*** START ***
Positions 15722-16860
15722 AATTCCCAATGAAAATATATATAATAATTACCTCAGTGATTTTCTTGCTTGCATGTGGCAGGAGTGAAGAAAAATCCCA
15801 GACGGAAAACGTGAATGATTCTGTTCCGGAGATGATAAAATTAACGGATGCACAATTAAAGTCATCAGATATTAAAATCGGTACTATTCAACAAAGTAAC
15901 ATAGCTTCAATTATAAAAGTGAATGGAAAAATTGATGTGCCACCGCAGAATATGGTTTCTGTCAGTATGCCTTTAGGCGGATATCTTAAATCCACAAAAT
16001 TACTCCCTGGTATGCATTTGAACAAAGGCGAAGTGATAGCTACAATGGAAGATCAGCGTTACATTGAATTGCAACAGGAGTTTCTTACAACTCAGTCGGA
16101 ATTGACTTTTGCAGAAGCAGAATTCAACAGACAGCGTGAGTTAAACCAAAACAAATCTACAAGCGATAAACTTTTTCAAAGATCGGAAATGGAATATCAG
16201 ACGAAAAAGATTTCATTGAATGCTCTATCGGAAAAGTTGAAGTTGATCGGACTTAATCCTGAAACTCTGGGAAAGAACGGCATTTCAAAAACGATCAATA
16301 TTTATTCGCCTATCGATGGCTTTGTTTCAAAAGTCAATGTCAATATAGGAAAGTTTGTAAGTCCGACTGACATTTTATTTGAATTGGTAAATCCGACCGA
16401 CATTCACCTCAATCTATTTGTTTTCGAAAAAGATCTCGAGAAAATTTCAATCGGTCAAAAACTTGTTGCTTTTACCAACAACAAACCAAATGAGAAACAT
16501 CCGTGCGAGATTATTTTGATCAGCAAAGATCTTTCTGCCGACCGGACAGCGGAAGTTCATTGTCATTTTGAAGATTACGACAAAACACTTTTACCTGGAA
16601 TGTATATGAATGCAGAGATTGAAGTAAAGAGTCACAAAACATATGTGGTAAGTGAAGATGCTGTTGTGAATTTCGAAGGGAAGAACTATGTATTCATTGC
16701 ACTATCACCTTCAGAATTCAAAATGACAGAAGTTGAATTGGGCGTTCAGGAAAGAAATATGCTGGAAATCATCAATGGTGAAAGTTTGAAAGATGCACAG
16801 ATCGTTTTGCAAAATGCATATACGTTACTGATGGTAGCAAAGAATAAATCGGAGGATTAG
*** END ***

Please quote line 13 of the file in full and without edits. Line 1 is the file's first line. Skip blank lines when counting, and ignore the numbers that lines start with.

16801 ATCGTTTTGCAAAATGCATATACGTTACTGATGGTAGCAAAGAATAAATCGGAGGATTAG